The Mississippi Department of Child Protection Services is rolling out a new backpack program for children removed from homes. When children are removed from homes after a child abuse or neglect case, Commissioner Jess Dickinson said they often leave with a few belongings in a trash bag before being taken to a shelter or foster care.
“I had a discussion with my staff and determined we could do better than that,” said Dickinson. “It sent a terrible message to take a young child and put their things in a garbage bag.”
The National Strategic Planning and Analysis Research Center at Mississippi State University, who helped MDCPS develop their report child abuse app, also helped them create brochures about the new backpack program.
“We go into civic clubs and churches and put in displays that have a brochure that explains to the people that if you can’t adopt a child, and if you do not believe you can be a foster parent, there is something you can do," added Dickinson.
The brochures include information about what items are needed to be placed in the backpacks for children of both genders and various age groups.
Once the bags are purchased and filled, they can be delivered to MDCPS or can be picked up.
The bags are then stored at a MDCPS office and are taken with a caseworker when a child needs to removed from a home.
“It has their things in it, in addition to the things that are already in the backpack,” said Dickinson. “They can put their favorite teddy bear or other things they want to take with them so that it’s not quite as traumatic for the child as it would have been if you just take them up and put them in a brand new home with new people and they don’t have anything with them that belongs to them. This backpack belongs to them.”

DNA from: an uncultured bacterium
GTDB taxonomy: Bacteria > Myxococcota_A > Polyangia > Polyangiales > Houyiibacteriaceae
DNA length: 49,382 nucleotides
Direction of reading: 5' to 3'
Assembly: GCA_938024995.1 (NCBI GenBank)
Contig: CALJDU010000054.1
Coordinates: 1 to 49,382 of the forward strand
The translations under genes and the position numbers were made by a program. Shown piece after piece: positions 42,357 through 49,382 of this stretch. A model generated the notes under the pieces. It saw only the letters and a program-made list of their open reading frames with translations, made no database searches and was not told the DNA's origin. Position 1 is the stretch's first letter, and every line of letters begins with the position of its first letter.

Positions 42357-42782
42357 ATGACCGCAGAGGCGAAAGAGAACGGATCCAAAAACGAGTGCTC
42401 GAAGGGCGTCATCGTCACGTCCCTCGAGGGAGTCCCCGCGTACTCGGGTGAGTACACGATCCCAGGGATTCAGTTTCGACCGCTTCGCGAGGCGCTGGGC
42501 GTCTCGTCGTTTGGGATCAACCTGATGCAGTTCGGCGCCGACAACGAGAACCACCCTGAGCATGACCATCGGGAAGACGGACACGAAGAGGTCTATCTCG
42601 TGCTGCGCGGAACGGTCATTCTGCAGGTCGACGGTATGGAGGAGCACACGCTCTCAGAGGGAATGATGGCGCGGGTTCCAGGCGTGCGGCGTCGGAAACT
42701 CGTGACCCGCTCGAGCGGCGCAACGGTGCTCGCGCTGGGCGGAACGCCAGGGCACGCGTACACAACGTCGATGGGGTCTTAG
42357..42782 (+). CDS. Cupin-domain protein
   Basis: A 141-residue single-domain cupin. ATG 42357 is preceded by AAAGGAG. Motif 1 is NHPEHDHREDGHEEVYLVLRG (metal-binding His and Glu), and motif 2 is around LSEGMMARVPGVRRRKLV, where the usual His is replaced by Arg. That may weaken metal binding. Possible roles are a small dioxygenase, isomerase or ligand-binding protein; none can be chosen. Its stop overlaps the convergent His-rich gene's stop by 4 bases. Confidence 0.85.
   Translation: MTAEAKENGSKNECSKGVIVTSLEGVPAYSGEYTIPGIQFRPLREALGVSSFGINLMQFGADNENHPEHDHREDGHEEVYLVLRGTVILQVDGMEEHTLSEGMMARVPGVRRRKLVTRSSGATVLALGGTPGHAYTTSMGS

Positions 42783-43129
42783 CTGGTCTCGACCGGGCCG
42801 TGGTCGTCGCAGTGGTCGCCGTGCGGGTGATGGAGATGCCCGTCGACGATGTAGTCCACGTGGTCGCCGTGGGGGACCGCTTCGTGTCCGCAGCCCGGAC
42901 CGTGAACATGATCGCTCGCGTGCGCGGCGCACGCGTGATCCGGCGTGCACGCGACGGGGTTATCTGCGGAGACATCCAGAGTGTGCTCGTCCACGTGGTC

The Madison County Junior Auxiliary made a major contribution to MDCPS’ backpack program in Madison, with a donation of 300 backpacks, for boys and girls of various ages.
Shelby Cooper, a 17-year-old Germantown High School student serves as the coordinator for the Madison County backpack program.
Cooper said her family wanted to find a way to pitch in and help foster children in Madison County.
She is a member of the Crown Club, which is under the Madison County Junior Auxiliary group that donated the 300 backpacks, which Cooper said could last up to 6 months.
Cooper said the bags are filled with clothes, coloring books, toys, and toiletries.
“I was adopted, so this program is part of my background sort of,” said Cooper. “So just going back and helping the kids and being able to give them something they don’t have really interests me.”
Dickinson said he plans to eventually expand the backpack program statewide.
If you’d like to donate a backpack to the MDCPS’ Backpack Program, contact the Jackson CPS office at 601-359-9669 or your local CPS office.
Civic groups and organizations can also reach out to the Grace Crossing Baptist Church in Gluckstadt.
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